Wednesday, February 22, 2006

Gluttony = Executive Pay

On June 8, 2005, CellStar Corp. (CLST.PK-$2.15), a distributor of wireless handsets and accessories and a value-added reseller of services, such as channel development, warranty claims management, and inventory management, received notification from The Nasdaq Stock Market that the Company's securities were to be delisted from the Nasdaq National Market because corporate had been unable to timely file its Annual Report on Form 10-K for the fiscal year ended November 30, 2004 and its Quarterly Report on Form 10-Q for the period ended February 28, 2005.

Overshadowing the just reported losses from continuing operations of $7.3 million, or $0.35 per share, was the fact that the Compensation Committee recommended the payments of 2005 bonuses to key executives of the Company. Pursuant to his employment agreement, Robert Kaiser, the Chairman and CEO, made his target bonus of $262,500. The Board of Director's approved Mr. Kaiser's bonus--based in part--on the achievement of the timely filing of the Company's 10-K for the fiscal year ended November 30, 2005, and Form 10-Q for the period ended February 28, 2005.

...And file this one under: Maybe no one else wanted the job?

On February 16, 2006, Exide Corp. (XIDE-$3.91), one of the world's largest producers and recyclers of lead-acid batteries, entered into an employment agreement with Francis M. Corby Jr., and appointed Mr. Corby as Executive Vice President and Chief Financial Officer. The 10Q Detective thought our readers might be interested in yet another corporate display of executive gluttony:

  • Mr. Corby will receive annual base compensation of $400,000 for the first year and $450,000 for the second year of the employment contract.
  • A target bonus of 50% of base salary for the first year, of which $92,000 will be guaranteed, and target bonus of 100% of base salary for the second year.
  • A bonus of $150,000 payable on his first day of employment with the Company and $150,000 at the conclusion of the second year.
  • Mr. Corby has been approved to receive options valued at $200,000 and shares of restricted stock valued at $150,000, both of which have a two-year vesting period. [ed. note. When I worked for a Fortune 500 company as a medical sales rep, I had a five-year vesting period for my--whopping--200 shares of stock.]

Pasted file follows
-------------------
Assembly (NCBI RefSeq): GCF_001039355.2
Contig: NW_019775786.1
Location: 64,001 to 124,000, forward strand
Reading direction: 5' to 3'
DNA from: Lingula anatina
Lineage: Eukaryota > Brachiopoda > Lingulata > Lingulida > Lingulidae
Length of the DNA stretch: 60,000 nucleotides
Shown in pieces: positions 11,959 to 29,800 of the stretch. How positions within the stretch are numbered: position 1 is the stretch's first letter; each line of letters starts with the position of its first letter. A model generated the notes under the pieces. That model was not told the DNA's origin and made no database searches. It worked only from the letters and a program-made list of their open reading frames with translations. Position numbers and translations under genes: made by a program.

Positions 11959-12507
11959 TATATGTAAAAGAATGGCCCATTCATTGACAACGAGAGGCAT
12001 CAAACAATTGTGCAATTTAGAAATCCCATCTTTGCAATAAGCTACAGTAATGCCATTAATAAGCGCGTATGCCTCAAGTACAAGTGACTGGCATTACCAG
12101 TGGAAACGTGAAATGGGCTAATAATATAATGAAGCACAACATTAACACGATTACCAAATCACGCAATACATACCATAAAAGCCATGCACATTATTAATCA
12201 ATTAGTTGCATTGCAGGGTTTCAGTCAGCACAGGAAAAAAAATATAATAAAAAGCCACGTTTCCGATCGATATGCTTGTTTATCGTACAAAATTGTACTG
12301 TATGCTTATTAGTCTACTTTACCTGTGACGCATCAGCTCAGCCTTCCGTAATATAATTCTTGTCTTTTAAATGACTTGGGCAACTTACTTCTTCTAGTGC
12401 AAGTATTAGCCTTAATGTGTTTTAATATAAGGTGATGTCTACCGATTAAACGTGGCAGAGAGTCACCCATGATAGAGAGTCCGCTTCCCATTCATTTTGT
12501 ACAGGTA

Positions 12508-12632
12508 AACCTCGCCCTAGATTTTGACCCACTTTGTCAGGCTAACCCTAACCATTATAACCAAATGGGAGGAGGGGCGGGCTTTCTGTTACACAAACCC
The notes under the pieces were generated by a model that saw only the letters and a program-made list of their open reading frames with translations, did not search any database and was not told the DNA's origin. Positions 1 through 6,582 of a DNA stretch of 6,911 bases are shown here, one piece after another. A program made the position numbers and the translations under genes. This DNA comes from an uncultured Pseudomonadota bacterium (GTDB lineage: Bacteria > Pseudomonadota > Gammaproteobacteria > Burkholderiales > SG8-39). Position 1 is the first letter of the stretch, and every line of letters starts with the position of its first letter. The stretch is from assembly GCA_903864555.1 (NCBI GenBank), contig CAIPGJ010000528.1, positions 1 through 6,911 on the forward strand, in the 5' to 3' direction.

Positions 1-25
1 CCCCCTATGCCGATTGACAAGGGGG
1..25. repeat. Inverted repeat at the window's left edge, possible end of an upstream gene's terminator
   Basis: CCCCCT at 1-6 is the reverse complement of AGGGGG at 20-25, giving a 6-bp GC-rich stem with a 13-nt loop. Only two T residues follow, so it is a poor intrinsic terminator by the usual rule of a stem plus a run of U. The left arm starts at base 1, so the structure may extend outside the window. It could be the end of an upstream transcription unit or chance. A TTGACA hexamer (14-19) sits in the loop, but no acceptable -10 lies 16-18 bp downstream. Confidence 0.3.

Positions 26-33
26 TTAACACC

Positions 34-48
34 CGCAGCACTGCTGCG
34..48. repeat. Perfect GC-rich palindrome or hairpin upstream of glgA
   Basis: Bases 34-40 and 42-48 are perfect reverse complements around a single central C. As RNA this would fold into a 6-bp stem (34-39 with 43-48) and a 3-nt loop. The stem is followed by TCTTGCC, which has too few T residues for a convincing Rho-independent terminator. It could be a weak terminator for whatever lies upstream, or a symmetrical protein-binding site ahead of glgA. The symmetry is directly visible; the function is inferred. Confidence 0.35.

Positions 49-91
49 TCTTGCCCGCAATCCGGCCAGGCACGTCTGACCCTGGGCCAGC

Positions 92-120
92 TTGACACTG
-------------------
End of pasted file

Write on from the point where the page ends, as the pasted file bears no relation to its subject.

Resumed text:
• In accordance with the Company's relocation policy, reimbursement for all reasonable expenses incurred in relocating himself to Atlanta, Georgia and from Atlanta, Georgia to any U.S. city at the conclusion of the two-year term.
  • During the Employment Period, said Executive shall be entitled to at least four (4) weeks of paid vacation per year.
  • Executive is currently entitled to a $950 per month allowance under the Company's automobile policy. [ed. note. One would think that an executive making $400,000 per annum could afford TO BUY HIS OWN CAR!]
  • Oh--lest we forget--Exide Corp. will reimburse Mr Corby up to $25,000 for his reasonable legal fees and expenses relating to the preparation and negotiation of the aforementioned employmentagreementt.

The stock price of New Jersey-based Exide shares' have sagged approximately 73 percent of their value in the past 12-months, shedding approximately $245 million in market capitalization value. Exide Corp. has posted an aggregate net loss of $140.8 million, or share-net loss of $5.63, in the past four quarters. Corporate blamed pricing pressure(s) from lower-cost Asian competitors, shortages in obtaining spent batteries, and higher commodity prices (which the Company was unable to pass on to its customers) for the continued losses.

Lead is the primary material by weight used in the manufacture of batteries, representing approximately one-third of the Company's cost of goods sold. The market price of lead is subject to fluctuations. Generally, when lead prices increase, customers may resist price increases.

The price of lead on the London Metal Exchange (LME) averaged $976 per metric tonne during the third quarter of fiscal 2006 compared with an average of $901 during the third quarter of fiscal 2005. In 2006, lead prices have risen as high as $1,414 per metric tonne on the LME.

Conclusion--Mr. Corby enters a corporate dining room replete with talk of the the usual tactics to improve margins, including the selling of non-strategic assets and businesses, streamlining cash management processes, and implementing corporate restructuring initiatives.

The 10Q Detective would be thrilled to see Mr. Corby earn his pay package in LEAD--successfully implementing lead price escalators in some contracts, lead hedging, and long-term lead supply contracts. Afterall--as corporate has said, "lead represents one-third of total Cost of Goods Sold."

Good luck, Messrsrs. Kaiser and Corby.

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